FRESNO, Calif. (AP) — The career criminal whose participation in a notorious murder spurred California’s so-called three strikes law has been arrested again.
The Fresno Bee reported Saturday that 49-year-old Douglas Walker pleaded not guilty to corporal injury to a spouse, criminal threats and violation of probation. If convicted of the felonies, he faces a sentence of life in prison.
A Fresno County superior court judge on Friday ordered him held without bail. He was arrested Feb.26.
Walker’s criminal history dates back to when he was charged with selling heroin when he was 13 years old.
Walker was convicted of being an accessory to the murder of 18-year-old Kimber Reynolds in 1992. He was freed from prison after serving half his nine-year prison sentence, but he has been in and out of prison several times since.
Walker’s role in Kimber Reynolds’ murder prompted her father to campaign for passage of California’s three strikes law, which mandates long sentences for repeat offenders. A career criminal convicted of three felonies including violent or serious offenses faces a mandatory sentence of 25 years to life in prison.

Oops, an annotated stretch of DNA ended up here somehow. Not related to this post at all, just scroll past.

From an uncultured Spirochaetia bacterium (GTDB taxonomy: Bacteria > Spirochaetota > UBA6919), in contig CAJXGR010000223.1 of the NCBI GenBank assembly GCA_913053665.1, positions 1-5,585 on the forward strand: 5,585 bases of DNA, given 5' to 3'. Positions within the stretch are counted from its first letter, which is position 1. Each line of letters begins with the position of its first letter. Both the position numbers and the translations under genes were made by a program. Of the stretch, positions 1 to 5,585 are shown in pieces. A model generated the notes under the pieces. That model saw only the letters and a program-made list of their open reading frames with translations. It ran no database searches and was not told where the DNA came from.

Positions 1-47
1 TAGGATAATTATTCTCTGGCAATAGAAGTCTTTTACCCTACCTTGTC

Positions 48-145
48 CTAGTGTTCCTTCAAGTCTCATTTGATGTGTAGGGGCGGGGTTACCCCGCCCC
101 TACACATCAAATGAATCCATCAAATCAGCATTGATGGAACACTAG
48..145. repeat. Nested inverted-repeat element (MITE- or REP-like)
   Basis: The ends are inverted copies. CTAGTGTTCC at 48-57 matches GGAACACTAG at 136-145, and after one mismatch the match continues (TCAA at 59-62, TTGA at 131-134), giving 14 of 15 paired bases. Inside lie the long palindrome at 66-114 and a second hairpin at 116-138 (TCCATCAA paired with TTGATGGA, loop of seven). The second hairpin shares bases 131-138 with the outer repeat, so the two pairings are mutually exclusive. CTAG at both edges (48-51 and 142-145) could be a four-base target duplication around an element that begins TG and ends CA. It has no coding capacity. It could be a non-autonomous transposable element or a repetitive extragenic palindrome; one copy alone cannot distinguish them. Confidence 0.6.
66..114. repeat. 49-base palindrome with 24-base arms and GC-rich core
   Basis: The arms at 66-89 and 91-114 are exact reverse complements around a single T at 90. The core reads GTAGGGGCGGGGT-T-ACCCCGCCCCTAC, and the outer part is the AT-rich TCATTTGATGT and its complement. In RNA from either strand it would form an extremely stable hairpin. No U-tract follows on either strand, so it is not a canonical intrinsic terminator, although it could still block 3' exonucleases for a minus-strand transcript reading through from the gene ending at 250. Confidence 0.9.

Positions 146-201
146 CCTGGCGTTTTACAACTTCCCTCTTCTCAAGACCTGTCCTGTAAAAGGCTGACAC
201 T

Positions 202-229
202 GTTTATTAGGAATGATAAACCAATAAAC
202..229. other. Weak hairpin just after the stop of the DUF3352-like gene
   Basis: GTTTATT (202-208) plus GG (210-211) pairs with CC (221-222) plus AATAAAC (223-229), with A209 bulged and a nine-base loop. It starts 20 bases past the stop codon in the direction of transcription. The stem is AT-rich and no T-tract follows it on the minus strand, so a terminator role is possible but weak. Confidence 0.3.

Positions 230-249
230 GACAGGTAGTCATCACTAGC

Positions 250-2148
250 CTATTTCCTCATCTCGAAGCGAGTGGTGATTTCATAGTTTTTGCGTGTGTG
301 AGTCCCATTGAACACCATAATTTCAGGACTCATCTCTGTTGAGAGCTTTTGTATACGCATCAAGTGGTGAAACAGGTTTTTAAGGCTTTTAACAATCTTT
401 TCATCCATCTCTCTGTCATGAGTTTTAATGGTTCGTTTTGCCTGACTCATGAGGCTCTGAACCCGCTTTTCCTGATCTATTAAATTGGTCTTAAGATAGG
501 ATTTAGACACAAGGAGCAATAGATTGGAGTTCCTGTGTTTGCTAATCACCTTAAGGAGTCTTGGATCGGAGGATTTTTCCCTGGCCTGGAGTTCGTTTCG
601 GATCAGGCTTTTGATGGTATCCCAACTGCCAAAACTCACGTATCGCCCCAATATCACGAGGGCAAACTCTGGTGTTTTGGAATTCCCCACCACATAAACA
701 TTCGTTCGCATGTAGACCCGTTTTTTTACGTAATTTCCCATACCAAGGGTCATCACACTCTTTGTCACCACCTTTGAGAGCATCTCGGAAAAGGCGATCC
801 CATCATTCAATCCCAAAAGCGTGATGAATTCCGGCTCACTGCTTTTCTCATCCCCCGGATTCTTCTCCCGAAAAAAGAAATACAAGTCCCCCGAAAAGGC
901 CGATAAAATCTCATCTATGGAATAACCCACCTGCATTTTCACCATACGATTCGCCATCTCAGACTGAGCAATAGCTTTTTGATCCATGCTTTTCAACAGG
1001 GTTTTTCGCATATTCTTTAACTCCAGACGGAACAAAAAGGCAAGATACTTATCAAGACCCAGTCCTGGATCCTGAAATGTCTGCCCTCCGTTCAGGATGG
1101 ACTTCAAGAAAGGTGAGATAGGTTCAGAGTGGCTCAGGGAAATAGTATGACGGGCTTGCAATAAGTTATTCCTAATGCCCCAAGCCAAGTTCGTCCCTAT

He has been arrested several times after passage of the law. But Walker avoided a life sentence for a third felony conviction in 2003 when a judge deemed his conviction for stealing a tool chest a low-level crime and so sentenced him to a little more than 12 years in prison. He was paroled in November and put on post-release community supervision, and not subject to the strict supervision of parole because his last crime was non-violent.
Because that crime was not violent, he was released under the prison realignment law that is sending lower-level offenders to county jails instead of state prisons.
“This guy is like a cat. He just keeps landing on his feet,” Kimber Reynolds’ father, Mike Reynolds, told the Bee. “He just seems to have an affinity for ending up back on the street and hurting people.”
California’s three strikes law was passed by 72 percent of the electorate in 1994. The law was scaled back by voters in November 2012 that required third felony convictions to be serious to count as a third strike and trigger a mandatory 25-years-to-life prison sentence. The law also paved the way for about 3,000 inmates serving life sentences for relatively minor third offenses to have their sentences recalculated and making them eligible for release.